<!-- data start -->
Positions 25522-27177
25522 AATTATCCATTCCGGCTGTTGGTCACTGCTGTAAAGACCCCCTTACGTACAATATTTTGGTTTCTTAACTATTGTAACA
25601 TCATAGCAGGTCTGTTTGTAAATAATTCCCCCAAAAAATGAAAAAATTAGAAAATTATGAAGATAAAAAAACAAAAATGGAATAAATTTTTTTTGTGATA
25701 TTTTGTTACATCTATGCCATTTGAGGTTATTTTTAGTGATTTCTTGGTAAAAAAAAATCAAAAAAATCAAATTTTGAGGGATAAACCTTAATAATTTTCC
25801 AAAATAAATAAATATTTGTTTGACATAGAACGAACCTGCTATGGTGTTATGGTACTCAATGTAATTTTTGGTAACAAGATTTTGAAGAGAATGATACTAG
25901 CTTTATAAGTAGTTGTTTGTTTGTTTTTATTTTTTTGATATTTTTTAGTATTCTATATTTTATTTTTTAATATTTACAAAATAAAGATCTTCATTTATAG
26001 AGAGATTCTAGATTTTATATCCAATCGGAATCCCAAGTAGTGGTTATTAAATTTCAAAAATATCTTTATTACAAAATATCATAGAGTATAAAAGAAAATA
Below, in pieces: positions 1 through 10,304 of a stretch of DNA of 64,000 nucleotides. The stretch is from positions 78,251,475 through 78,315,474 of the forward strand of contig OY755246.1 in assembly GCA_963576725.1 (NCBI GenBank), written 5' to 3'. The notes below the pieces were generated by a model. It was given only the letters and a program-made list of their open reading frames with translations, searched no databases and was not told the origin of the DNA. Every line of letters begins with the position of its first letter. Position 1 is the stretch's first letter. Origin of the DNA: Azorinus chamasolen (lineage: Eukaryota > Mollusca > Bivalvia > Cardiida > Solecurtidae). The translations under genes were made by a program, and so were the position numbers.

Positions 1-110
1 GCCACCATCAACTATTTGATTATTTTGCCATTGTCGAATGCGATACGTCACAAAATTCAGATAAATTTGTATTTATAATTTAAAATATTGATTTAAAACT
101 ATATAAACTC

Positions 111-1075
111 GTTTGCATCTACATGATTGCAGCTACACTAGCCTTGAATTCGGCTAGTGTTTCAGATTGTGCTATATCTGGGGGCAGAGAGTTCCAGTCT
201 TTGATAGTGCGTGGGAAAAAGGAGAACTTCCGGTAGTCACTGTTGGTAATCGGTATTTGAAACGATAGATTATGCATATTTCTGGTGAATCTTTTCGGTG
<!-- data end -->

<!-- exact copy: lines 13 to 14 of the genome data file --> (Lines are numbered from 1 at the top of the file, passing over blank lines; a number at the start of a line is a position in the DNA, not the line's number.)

111 GTTTGCATCTACATGATTGCAGCTACACTAGCCTTGAATTCGGCTAGTGTTTCAGATTGTGCTATATCTGGGGGCAGAGAGTTCCAGTCT
201 TTGATAGTGCGTGGGAAAAAGGAGAACTTCCGGTAGTCACTGTTGGTAATCGGTATTTGAAACGATAGATTATGCATATTTCTGGTGAATCTTTTCGGTG